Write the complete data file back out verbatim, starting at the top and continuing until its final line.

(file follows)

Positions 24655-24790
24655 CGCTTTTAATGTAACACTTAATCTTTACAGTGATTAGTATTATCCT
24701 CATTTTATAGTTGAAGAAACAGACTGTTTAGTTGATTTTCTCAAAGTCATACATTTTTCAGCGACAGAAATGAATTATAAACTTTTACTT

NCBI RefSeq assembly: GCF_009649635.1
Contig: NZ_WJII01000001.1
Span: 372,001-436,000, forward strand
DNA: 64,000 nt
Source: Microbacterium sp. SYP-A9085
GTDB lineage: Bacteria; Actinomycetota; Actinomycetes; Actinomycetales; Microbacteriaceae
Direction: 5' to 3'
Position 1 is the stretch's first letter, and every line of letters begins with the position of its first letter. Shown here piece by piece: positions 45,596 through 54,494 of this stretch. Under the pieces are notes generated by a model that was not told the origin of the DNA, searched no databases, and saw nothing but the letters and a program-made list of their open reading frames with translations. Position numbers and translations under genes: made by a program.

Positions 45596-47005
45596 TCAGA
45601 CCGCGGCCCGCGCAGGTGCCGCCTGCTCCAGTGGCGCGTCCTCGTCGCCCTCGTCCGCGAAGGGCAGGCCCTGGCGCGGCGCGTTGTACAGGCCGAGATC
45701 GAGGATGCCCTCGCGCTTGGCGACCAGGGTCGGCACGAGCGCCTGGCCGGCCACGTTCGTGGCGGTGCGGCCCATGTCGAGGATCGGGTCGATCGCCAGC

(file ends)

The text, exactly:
Positions 24655-24790
24655 CGCTTTTAATGTAACACTTAATCTTTACAGTGATTAGTATTATCCT
24701 CATTTTATAGTTGAAGAAACAGACTGTTTAGTTGATTTTCTCAAAGTCATACATTTTTCAGCGACAGAAATGAATTATAAACTTTTACTT

NCBI RefSeq assembly: GCF_009649635.1
Contig: NZ_WJII01000001.1
Span: 372,001-436,000, forward strand
DNA: 64,000 nt
Source: Microbacterium sp. SYP-A9085
GTDB lineage: Bacteria; Actinomycetota; Actinomycetes; Actinomycetales; Microbacteriaceae
Direction: 5' to 3'
Position 1 is the stretch's first letter, and every line of letters begins with the position of its first letter. Shown here piece by piece: positions 45,596 through 54,494 of this stretch. Under the pieces are notes generated by a model that was not told the origin of the DNA, searched no databases, and saw nothing but the letters and a program-made list of their open reading frames with translations. Position numbers and translations under genes: made by a program.

Positions 45596-47005
45596 TCAGA
45601 CCGCGGCCCGCGCAGGTGCCGCCTGCTCCAGTGGCGCGTCCTCGTCGCCCTCGTCCGCGAAGGGCAGGCCCTGGCGCGGCGCGTTGTACAGGCCGAGATC
45701 GAGGATGCCCTCGCGCTTGGCGACCAGGGTCGGCACGAGCGCCTGGCCGGCCACGTTCGTGGCGGTGCGGCCCATGTCGAGGATCGGGTCGATCGCCAGC